Jaguar Land Rover engineers are keen to test their technology in the topsy-turvy world of everyday driving.
Project director Tim Armitage hailed it as a major landmark in the race to develop and introduce autonomous cars onto the UK's roads.
The trials explored the possibilities of autonomous cars that communicate with one another as well as their surroundings - including connected traffic lights, emergency vehicle warnings and emergency braking alerts.
"We are supporting innovative research that will be integral to the infrastructure, technology and legal landscape needed to make intelligent, self-driving vehicles a reality within the next decade".
Initially the cars will run on closed off sections of road before open road trials and demonstrations in both Coventry and Milton Keynes next year.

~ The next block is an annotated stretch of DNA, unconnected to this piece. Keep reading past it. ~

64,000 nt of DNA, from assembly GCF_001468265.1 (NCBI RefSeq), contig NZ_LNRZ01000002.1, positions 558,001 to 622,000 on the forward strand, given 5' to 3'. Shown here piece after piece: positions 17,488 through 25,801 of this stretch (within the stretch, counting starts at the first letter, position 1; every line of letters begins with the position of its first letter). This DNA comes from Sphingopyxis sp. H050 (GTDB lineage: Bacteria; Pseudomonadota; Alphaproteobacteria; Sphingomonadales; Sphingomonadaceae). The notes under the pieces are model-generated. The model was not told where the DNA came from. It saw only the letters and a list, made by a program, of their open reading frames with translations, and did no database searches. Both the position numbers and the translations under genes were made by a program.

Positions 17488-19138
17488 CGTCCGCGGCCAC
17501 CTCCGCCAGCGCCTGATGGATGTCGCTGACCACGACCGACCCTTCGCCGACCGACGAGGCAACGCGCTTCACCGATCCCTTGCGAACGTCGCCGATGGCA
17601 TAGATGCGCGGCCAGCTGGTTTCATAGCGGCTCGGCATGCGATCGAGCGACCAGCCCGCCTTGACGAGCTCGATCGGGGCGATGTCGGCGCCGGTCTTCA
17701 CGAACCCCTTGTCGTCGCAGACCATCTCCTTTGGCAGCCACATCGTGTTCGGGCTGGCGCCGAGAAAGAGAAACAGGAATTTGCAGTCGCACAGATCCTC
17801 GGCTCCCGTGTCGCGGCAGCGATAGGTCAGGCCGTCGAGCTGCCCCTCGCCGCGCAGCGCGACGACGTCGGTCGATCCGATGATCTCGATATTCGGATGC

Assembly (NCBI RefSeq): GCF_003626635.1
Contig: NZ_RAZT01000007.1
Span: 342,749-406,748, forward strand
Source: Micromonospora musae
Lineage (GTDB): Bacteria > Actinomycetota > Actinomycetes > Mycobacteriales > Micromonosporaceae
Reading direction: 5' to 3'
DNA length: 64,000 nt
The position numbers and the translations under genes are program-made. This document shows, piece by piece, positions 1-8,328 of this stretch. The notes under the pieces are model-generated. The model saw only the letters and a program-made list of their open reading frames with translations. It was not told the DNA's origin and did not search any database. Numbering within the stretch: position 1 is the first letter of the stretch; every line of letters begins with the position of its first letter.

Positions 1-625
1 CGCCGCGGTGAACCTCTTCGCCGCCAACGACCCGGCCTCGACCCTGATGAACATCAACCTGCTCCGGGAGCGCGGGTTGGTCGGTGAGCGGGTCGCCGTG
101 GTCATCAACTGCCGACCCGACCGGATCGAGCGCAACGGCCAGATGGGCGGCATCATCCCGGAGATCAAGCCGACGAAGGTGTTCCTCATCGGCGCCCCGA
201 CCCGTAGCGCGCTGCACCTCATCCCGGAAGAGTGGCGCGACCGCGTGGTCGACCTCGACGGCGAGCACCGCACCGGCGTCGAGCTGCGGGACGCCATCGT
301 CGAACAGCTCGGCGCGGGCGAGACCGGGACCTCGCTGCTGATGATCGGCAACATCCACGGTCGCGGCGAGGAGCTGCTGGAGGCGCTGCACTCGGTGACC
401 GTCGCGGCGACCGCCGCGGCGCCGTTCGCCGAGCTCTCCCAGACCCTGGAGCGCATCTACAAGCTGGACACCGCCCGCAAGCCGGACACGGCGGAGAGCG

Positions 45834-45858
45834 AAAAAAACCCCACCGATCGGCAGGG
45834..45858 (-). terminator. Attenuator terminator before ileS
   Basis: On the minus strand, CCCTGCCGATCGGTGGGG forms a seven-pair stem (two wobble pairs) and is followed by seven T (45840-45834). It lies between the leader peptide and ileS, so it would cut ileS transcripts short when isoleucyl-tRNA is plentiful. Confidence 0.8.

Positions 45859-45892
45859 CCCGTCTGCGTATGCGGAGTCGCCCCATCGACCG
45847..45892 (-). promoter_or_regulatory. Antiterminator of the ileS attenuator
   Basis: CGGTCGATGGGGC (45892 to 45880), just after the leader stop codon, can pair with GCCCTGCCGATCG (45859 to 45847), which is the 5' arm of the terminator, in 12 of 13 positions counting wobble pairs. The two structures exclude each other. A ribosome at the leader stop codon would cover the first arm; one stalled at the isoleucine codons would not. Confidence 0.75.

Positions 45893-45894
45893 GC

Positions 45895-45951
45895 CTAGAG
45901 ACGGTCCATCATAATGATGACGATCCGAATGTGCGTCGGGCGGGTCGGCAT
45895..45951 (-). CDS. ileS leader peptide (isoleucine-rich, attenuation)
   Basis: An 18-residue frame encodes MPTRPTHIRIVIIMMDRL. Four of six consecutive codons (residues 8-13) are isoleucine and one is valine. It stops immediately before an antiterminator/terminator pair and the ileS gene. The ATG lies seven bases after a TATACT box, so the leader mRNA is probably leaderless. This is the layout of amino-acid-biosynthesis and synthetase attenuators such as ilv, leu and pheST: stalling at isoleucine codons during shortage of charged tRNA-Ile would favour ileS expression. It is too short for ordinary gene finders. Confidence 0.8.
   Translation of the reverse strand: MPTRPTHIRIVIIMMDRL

JLR is in the midst of developing fully and semi-autonomous vehicle technologies to give people the choice, with some feeling hesitant about giving up full control to a driverless auto. But ongoing testing will ensure the technology is up to scratch before it arrives on the market.
Jaguar has begun testing self-driving versions of its cars in real-world testing on the streets of its home city, Coventry.
"Along with battery technology they will also help to create thousands of new jobs in the automotive sector and its supply chain". Driver is informed that the emergency vehicle is approaching and advised to make way for it.
In-vehicle signage (IVS) is a feature which sends information about road conditions, traffic or other incidents on to an in-car display.
Finally, road trials of electronic emergency brake light (EEBL) are also scheduled.
Intersection Priority Management (IPM) - assigns priority when two or more connected vehicles come to an intersection without priority signs or traffic lights. In addition to this, green light optimal speed advisory (GLOSA) sends traffic light information to the auto and calculates the optimal speed for approaching a set of traffic lights.